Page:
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High Court refuses judicial review of the decision refusing to revoke deportation order made against a Nigerian national, on the grounds that: the assessment of her family rights was not unlawful, the decision did not lack clarity, the decision to deport was not disproportionate and, in light of her consistent efforts to undermine the immigration law of the State through misleading the Minister and evasion of the deportation order it would not be in the interests of justice to afford discretionary relief.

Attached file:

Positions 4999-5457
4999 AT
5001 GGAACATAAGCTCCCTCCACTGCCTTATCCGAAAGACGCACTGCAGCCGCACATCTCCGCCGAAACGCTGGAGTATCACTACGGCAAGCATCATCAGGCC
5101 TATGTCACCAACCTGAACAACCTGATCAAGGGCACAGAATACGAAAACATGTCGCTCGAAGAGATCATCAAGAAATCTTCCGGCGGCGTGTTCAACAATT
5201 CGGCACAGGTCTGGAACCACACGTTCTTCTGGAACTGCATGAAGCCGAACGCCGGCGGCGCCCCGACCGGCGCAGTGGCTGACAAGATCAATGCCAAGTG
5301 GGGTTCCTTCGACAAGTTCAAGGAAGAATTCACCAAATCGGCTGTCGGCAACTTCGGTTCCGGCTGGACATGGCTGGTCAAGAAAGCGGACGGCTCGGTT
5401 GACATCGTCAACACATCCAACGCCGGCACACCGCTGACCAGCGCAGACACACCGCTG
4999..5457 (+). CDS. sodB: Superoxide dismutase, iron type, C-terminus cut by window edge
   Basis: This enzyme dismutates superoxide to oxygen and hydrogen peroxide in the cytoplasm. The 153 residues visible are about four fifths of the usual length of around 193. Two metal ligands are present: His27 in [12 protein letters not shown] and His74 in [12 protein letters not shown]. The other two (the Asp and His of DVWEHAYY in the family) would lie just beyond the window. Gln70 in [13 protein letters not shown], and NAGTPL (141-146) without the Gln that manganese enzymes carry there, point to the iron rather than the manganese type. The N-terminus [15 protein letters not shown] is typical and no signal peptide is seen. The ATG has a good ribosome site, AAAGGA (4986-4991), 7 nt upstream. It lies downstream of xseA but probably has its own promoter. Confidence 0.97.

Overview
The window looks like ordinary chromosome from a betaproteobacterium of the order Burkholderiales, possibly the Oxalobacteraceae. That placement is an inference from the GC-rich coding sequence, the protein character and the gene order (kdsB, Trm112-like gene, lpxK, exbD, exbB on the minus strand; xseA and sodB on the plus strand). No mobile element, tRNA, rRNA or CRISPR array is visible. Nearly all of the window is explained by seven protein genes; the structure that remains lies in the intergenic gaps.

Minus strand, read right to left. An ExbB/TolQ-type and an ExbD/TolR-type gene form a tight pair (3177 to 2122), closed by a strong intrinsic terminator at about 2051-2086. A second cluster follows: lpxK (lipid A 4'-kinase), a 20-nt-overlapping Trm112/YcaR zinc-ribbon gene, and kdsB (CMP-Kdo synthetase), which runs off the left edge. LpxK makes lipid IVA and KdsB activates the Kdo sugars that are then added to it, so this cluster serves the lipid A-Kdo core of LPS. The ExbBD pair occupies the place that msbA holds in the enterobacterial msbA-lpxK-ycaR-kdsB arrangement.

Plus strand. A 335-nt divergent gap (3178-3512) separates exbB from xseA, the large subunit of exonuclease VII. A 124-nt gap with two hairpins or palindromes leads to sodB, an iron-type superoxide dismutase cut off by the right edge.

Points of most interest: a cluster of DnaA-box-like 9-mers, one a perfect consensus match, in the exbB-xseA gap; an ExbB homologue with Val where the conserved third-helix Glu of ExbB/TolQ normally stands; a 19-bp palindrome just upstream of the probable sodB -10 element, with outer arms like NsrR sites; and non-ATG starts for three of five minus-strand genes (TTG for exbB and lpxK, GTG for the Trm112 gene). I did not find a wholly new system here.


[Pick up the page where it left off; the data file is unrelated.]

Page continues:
Asylum and immigration – judicial review – Nigerian national challenging the decision of the Minister for Justice and Equality affirming decision to deport her – refused asylum – deportation order made - failed to present as required and evaded the deportation order for a number of years - sought residency on the basis of alleged dependency on her niece – denied being subject of a deportation order – form did not contain relevant information - left blank the question as to date of arrival in the State – different address given - additional evidence was sought – application refused - did not request a review of that refusal or challenge it - application seeking permission to remain - Department then realised that there was a deportation order already in existence - representations would be considered as a revocation application – application to revoke refused - unsettled migrant - well-established that deportation breaches art. 8 in the case of unsettled migrants only in exceptional circumstances – limited grounds to challenge decision not to revoke a deportation order – Challenged the assessment of her family rights - Minister’s decision must be viewed in the context of the point that exceptional circumstances are required to show a breach of art. 8 in the case of unsettled migrants and that has not been demonstrated here - Alleged that the decision is lacking in clarity as to the reasoning – decision does not lack clarity - deportation order is disproportionate due to the failure to strike a fair balance when assessing the relative weight of the competing factors and including the constitutional rights of her Irish citizen family members - balancing of the various factors involved is primarily a matter for the Minister and the result of that exercise is not manifestly disproportionate in the present case having regard to all the circumstances – in light of her consistent efforts to undermine the immigration law of the State through misleading the Minister and evasion of the deportation order it would not be in the interests of justice to afford discretionary relief – judicial review refused.
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